As traditional advertising has become outdated, companies are trying to market products in new, innovative ways. This is where product placement comes into action. The video game industry is rapidly growing in consumer use. For example, according to the article above, the popular online action game Counter-Strike "generates more than 5 billion player minutes a month, compared to 4.8 billion for a U.S. TV show." This is a fantastic opportunity for a company to invest some advertising dollars here and place their products in the games for players to use and see. The article states that companies are, more than ever, taking part in "integrated, interactive product placements, where a product can be used as an integral part of the game play." In turn, it can eventually lead to a real-life purchase.
After reading the above article, I decided to Google "product placement and video games" out of curiosity. Over 3 million hits came up on my computer!! A huge number!! I guess product placement in video games is more evident than I thought it was. This article I found at msnbc.com shows that this is so. It stated that today, there are 132 million teen and adult gamers in the country. That is a very large audience, much larger than many other mass media outlets. Obviously, marketers see this and have spent $56 million on in-game advertising and product placement last year. It is also projected that spending will reach $730 million by 2010! I cannot even believe it - that is almost an 800% increase! Putting these facts together, "a videogame ad or placement costs $30 per 1,000 people reached." Sounds like quite the investment!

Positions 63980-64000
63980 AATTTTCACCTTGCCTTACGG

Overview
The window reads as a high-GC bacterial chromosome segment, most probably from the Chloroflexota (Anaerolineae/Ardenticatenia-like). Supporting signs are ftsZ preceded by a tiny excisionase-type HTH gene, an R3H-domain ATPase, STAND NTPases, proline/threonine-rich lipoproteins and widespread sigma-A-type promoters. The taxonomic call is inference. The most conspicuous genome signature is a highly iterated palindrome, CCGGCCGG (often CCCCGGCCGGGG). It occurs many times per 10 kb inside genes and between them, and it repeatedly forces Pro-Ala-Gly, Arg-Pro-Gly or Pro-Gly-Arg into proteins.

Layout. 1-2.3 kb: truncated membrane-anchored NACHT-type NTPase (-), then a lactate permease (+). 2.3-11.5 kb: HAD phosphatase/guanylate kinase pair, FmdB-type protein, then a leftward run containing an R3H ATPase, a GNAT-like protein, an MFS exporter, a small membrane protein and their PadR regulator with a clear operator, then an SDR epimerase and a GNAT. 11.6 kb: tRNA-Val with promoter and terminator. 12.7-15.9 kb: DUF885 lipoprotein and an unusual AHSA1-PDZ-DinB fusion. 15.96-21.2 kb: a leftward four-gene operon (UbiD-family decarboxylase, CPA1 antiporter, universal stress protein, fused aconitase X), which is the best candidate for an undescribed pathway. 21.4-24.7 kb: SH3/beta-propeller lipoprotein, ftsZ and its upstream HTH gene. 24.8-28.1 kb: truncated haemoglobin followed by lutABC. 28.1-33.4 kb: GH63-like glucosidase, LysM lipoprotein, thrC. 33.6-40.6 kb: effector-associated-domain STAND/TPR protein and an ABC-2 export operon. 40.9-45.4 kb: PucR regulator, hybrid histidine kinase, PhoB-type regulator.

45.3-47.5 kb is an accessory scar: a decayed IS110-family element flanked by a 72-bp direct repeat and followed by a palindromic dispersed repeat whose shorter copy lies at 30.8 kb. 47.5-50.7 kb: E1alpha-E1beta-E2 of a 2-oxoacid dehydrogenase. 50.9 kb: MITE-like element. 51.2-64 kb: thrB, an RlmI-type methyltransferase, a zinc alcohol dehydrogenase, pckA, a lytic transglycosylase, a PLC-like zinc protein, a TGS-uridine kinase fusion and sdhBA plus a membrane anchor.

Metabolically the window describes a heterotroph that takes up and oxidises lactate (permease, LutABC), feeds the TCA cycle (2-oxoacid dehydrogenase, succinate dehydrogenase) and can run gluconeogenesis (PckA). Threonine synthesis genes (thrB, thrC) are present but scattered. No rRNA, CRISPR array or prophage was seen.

So who are some of the big names that are playing this product placement game? There are so many, that they cannot all be listed. Here are some of the well-known companies involved:
- Apple - Graffiti artists in Atari's Getting Up: Contents Under Pressure can listen to their iPod while tagging walls with Montana Gold spray paint.
- Procter & Gamble - In Danica's Secret 500 Challenge, a game sponsored by P&G, gamers create characters that compete on the track. The game combines the athlete of Danica Patrick, a female Indy 500 star, and Procter and Gamble's deodorant line.
- Visa - In CSI: 3 Dimensions of Murder, a crime-solving game, Visa's fraud-protection service "alerts players to a stolen credit card that helps gamers crack a murder case."
- Sony - In Tom Clancy's Splinter Cell Pandora Tomorrow , players use Sony Ericsson phones to find clues to catch terrorist suspects.
- Toyota - In Whyville, an online game for teenagers, users can visit Toyota's Club Scion to decorate their cars with everything from colors to wings to self-made bumper stickers.
Visit this slideshow on Forbes.com to see some more product placements in popular video games. They are everywhere!!!